Wiring 3 Way and 4 Way Switches with Multiple Lights
By code, the number of conductors allowed in a box are limited depending on box size and wire gauge. Calculate total conductors allowed in a box before adding new wiring, etc. Check local regulations for restrictions and permit requirements before beginning electrical work. The user of this information is responsible for following all applicable regulations and best practices when performing electrical work. If the user is unable to perform electrical work themselves, a qualified electrician should be consulted. How to Read These Diagrams
The diagrams on this page illustrate connecting multiple lights in 3 way and 4 way switch circuits. Check below for more details about these circuits and some troubleshooting tips.
Wiring a 3 Way Switch with Multiple Lights
In this circuit, two light fixtures are shown but more can be added by duplicating the wiring arrangement between the fixtures for each additional light. Here the source is at the first switch, SW1, and 3-wire cable runs from there to the first light, L1. Two, 2-wire cables run between each light fixture after that and 3-wire cable runs from the last light to SW2.
At the beginning of the circuit the hot source is connected to the common terminal on SW1. The neutral is spliced to the white cable wire running to the lights and then spliced with a pigtail to the neutral terminal at L1. It is also spliced with the white wire running to the second light, L2. At L2 this white wire connects directly to the neutral terminal on the light fixture. If more lights are added, this wire would be spliced to the fixture and to the white wire running to the next light.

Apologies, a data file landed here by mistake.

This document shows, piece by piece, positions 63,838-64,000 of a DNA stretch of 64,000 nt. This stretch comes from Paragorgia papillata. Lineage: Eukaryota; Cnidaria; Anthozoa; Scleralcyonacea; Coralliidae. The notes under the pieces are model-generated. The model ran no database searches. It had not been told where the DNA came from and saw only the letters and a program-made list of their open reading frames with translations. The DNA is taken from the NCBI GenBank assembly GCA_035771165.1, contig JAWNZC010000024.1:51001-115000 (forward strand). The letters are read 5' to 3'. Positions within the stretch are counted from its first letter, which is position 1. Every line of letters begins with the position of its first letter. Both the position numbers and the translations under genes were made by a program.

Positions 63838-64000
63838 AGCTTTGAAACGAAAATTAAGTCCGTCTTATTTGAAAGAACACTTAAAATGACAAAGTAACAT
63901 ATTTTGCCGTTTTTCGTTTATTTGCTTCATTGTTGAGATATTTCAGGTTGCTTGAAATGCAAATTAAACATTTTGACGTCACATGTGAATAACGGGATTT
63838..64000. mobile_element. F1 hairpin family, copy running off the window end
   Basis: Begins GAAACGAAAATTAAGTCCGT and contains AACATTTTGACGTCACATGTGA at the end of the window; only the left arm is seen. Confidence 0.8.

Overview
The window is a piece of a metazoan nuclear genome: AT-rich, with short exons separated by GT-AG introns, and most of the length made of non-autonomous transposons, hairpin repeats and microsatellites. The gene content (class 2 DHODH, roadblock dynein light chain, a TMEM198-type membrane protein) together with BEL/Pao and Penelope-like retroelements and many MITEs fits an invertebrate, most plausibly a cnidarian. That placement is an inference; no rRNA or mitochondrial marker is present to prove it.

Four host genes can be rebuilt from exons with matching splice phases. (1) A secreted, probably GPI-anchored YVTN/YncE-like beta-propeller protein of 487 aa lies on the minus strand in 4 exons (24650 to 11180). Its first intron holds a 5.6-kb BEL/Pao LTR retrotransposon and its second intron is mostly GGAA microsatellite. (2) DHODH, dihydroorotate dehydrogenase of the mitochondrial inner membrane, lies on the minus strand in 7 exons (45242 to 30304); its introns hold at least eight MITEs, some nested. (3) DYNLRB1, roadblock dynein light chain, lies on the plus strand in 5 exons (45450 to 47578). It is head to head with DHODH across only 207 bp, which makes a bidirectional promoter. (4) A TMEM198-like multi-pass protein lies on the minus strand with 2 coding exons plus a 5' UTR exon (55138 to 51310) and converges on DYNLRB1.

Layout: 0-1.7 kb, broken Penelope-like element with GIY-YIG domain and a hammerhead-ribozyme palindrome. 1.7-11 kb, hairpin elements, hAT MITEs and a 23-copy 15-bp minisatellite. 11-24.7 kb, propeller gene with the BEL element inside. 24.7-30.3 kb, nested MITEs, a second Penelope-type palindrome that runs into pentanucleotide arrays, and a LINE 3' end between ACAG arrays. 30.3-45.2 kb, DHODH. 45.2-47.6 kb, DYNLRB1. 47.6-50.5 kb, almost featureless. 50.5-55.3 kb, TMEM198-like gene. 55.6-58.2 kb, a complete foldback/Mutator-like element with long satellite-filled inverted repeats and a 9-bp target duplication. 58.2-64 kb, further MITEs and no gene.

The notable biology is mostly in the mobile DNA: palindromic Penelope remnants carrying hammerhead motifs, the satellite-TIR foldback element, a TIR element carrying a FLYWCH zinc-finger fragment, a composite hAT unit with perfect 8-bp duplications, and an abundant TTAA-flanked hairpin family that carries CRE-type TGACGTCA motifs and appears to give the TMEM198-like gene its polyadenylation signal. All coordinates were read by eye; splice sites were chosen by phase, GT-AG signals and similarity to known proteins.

The travelers are run between the lights using the second cable black and white wires and at the last light, they are spliced to continue on to the traveler terminals on SW2. They don't connect to the light fixtures at any point. The white traveler wire is wrapped with black tape to mark it as hot
Wiring 2 Lights and 3 Way Switches
This diagram illustrates another multiple light circuit controlled by 3 way switches. Here the source and the fixtures come before the switches. As with the other diagrams on this page, more lights can be added by duplicating the wiring arrangement between the fixtures.